MadSci Network: Computer Science

Re: Is it possible to use a modem over a wireless link?

Date: Tue Jul 11 00:06:46 2000
Posted By: Abtin Spantman, , Electrical Engineering, L. S. Research, Inc.
Area of science: Computer Science
ID: 959764340.Cs

Response to:
Is it possible to use a modem over a wireless link? (ID = 959764340.Cs) 


The answer to the first part is 'YES', you can use a modem over a wireless 
The answer to the second part is more complicated. Theoretically, if you 
stick a length of wire instead of the phone-jack, you will automatically 
have a simple wireless link, assuming both modems are identical.  
In other words, they operate at the same frequency, with the same 
modulation, and the same coding techniques if they are digital.  I did say 
theoretically!   Constructing a "good" wireless link is much more involved. 
I will try to provide some insight into what is needed.

The word modem is actually made up of two words:  "MOdulator and 
A modulator takes the data (or voice) and imposes that data on a carrier. 
A carrier is anything that can transfer information (data or voice).
A demodulator takes the (carrier + modulation) and extracts the data back 

Let me explain with a loose example. When I talk to you, I am actually 
acting as a modem, just as you are acting as a modem when you listen.  When 
I talk, my thoughts (data) go to my vocal muscles (modulator) which 
vibrates my vocal cords (antenna) which sends a sound (carrier) out with a 
recognizable word (modulation).into the air (medium).  This sound with a 
word, then goes into your ear and vibrates your ear drum (antenna) which 
vibrates the ear receptor muscles (demodulator) which then transfers the 
thought (data) to you.

Data=my thoughts
Modulator=my vocal muscles
Carrier + modulation=words
Demodulator=ear muscles
Data=my thoughts        and the cycle is complete. We started with data,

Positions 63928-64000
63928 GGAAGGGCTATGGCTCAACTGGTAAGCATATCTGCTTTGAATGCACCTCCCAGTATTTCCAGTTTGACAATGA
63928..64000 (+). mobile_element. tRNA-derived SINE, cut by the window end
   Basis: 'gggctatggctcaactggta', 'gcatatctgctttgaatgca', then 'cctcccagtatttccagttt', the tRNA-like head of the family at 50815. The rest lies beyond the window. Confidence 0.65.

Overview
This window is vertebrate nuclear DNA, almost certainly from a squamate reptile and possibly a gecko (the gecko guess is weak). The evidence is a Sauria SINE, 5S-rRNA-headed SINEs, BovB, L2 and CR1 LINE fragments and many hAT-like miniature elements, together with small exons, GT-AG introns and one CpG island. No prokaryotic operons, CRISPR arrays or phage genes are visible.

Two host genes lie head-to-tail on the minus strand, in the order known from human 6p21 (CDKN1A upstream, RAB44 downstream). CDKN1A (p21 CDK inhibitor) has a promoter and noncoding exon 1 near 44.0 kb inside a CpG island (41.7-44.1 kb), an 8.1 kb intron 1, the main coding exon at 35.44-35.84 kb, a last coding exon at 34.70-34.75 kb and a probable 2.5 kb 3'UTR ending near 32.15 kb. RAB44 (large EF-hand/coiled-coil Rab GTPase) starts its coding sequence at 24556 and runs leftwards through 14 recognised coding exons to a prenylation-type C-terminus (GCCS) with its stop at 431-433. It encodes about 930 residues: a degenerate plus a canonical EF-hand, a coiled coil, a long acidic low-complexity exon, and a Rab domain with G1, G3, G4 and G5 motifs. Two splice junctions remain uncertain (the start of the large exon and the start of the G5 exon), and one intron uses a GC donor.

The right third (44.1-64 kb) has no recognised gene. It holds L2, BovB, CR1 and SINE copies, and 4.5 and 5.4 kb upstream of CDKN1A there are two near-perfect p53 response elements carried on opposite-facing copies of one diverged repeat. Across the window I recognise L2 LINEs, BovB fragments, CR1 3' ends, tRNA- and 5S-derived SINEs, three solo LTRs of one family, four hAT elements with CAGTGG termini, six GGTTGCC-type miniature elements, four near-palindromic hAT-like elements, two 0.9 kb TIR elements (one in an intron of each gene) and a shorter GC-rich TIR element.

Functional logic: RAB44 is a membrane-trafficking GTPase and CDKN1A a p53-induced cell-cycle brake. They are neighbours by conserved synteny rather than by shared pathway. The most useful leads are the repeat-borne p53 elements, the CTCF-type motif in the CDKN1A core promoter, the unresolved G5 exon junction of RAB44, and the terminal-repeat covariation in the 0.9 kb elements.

and we ended with data.

The modem in a computer, for instance, already does the work needed to go 
wireless.  It takes the data from the computer, and modulates it and 
imposes it on a carrier which is a high frequency AC signal.  All we need 
to do is provide an antenna, and we have a wireless FM transmitter.  That 
is why I jokingly suggested sticking a wire in the phone jack on the modem 
(but don't do that - it may damage the modem). And the second modem would 
act as an FM receiver.  A "good" wireless link would have more transmit 
power, probably a different modulation method, probably operate on higher 
carrier frequencies, and probably have some sort of error detection method. 
 Actually, most of the computer modems already have error detection and 
error correction methods built in their communication techniques.  

Lastly, it would be inefficient to go through a modem, then into a separate 
wireless link.  I would take the data directly into the wireless link, if I 
had one.  I certainly would not try to make one -especially if the data is 
critical.  If this is just for learning, then yes, we can come up with 
something.  There are a number of commercially-available IC's from National 
Semiconductor, and Motorola that are suited for wireless links.  The 
companies provide free samples of those IC's, if you ask for them, and, 
along with the data sheets for those IC's.  In the data sheets, you will 
find sample circuits to build simple wireless links. That would be a 
simplex (or one-way) link.  A full duplex (two way) link would require some 
serious circuitry and work.  I suspect the tranceiver that you had in mind 
would need at least a duplex setup 

The good news is that there are many commercially available wireless modems 
and communication links on the market.  Intel makes a wireless home network 
tranceiver pair for the PCs.  If you need higher performance, a company 
called "3COM" would be my first search, another company would be "Linksys". 
 Both of these companies make modems, as well as some wireless (cellular) 
modems. There are many many wireless link companies out there also, at all 
different performance levels and costs.

Let me know if you have follow-up questions.  I would be happy to answer 
them - if I can.

Abtin Spantman

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